Childbirth Transitions Across Contexts: Comparing Risk of First Birth among Immigrant and Non-migrant Mexican Women
Kari White, University of Texas at Austin
Population statistics frequently draw attention to the fact that immigrant women have higher fertility relative to women of the majority population at destination, which researchers attribute to immigrants’ sociodemographic characteristics, cultural patterns of childbearing, and adaptation to the destination context. However these assessments often rely on fertility measures that may misrepresent immigrant fertility, as well as exclude non-migrants at origin as a frame of reference. This study seeks to address these limitations by examining the transition to first birth among Mexican non-migrants, Mexican immigrants to United States (US) and non-Hispanic white women in the US. Specifically, using Mexican and US data sources and an event history approach, I assess the association between immigrant generation, duration of residence, education, marital status, and contraceptive use on women’s transition to first birth. The influence of origin and destination contexts on the association between sociodemographic factors and first birth risk will be discussed.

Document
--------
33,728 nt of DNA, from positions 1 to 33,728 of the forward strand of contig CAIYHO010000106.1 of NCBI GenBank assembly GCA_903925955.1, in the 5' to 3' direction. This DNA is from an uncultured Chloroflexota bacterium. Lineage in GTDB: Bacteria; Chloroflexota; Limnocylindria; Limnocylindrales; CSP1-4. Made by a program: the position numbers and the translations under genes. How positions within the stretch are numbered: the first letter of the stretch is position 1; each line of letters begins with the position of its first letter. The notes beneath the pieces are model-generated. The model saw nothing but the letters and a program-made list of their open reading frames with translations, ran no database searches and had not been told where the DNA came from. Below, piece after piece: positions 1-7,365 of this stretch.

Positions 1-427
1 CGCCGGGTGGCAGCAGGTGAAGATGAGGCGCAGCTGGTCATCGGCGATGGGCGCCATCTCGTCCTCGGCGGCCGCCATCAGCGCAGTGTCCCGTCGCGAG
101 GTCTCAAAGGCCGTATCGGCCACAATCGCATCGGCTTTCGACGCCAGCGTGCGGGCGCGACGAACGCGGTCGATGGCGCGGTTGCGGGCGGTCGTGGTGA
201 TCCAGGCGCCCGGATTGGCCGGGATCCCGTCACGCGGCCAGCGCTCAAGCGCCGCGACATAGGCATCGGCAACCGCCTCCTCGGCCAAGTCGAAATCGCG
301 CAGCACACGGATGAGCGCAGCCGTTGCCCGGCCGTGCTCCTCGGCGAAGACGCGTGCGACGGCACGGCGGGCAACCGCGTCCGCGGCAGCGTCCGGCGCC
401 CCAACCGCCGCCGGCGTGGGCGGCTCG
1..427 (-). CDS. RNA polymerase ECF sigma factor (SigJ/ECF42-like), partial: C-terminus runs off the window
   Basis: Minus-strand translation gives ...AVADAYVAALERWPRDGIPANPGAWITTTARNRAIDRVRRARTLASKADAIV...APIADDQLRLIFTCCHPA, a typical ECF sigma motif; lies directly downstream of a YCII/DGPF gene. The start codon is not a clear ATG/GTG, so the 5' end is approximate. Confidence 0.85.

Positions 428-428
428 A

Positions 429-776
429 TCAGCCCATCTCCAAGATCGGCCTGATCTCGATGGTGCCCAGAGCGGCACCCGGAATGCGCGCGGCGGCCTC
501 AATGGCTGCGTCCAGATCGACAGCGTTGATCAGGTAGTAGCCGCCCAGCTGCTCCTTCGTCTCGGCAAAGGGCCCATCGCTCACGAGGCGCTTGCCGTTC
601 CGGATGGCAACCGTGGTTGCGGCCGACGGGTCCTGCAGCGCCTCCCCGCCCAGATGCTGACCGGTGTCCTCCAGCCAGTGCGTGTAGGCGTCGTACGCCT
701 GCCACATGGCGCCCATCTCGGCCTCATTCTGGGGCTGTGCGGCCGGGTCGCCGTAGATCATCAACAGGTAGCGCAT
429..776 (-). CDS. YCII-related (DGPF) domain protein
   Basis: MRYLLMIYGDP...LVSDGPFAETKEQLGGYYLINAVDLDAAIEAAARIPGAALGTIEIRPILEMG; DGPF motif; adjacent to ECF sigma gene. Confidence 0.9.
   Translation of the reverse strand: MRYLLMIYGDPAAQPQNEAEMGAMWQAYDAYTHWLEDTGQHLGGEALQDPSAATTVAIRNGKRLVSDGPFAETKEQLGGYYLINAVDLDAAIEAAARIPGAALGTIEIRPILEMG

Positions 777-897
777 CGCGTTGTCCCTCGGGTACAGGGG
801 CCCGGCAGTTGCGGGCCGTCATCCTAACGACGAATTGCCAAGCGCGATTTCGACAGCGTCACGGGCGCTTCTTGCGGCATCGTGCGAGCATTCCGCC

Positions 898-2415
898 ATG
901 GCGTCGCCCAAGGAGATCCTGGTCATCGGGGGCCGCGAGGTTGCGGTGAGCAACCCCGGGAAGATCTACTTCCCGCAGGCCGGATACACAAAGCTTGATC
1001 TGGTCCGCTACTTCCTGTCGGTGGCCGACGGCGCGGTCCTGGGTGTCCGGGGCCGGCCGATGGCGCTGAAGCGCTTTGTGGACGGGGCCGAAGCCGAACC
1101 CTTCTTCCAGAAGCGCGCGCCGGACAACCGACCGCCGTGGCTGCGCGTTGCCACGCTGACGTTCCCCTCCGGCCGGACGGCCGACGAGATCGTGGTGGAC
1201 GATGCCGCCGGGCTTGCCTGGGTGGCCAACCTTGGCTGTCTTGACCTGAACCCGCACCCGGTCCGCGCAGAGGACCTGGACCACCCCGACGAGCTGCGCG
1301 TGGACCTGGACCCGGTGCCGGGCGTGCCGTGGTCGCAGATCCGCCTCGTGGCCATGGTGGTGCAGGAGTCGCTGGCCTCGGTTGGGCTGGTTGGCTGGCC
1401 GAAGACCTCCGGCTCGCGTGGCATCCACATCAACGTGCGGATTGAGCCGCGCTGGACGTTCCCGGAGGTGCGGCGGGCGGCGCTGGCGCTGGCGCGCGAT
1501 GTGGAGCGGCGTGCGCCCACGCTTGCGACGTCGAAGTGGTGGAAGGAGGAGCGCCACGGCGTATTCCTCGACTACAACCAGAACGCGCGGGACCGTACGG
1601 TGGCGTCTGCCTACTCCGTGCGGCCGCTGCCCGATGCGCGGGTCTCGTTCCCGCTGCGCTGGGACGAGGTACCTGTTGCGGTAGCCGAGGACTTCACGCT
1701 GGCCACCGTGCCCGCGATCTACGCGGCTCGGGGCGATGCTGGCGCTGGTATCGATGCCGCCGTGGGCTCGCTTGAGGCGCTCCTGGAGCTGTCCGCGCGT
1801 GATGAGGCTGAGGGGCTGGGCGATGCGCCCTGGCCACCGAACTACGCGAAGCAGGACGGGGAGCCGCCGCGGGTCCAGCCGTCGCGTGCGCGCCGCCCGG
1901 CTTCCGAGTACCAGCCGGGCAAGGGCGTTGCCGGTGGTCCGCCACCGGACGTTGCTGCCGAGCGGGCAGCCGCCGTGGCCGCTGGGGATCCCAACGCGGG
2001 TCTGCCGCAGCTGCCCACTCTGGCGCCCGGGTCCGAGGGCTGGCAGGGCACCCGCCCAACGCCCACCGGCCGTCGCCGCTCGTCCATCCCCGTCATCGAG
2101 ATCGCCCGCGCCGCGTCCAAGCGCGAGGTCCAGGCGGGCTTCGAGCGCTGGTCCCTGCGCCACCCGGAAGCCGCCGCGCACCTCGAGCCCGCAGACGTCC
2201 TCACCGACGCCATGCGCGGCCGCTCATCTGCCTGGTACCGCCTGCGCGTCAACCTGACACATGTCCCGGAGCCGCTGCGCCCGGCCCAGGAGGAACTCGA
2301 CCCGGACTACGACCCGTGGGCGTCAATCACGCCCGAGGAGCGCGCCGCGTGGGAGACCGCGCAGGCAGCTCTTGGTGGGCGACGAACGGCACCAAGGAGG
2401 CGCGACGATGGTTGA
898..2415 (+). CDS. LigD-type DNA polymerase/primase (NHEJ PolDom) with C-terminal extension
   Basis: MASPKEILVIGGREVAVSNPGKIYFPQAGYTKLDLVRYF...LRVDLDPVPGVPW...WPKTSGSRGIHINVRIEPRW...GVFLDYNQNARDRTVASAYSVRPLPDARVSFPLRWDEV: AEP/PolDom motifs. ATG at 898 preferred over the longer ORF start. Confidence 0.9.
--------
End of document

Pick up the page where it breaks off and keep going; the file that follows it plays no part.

Presented in Session 94: Health and Migration among Mexican Origin Population in Mexico and the U.S.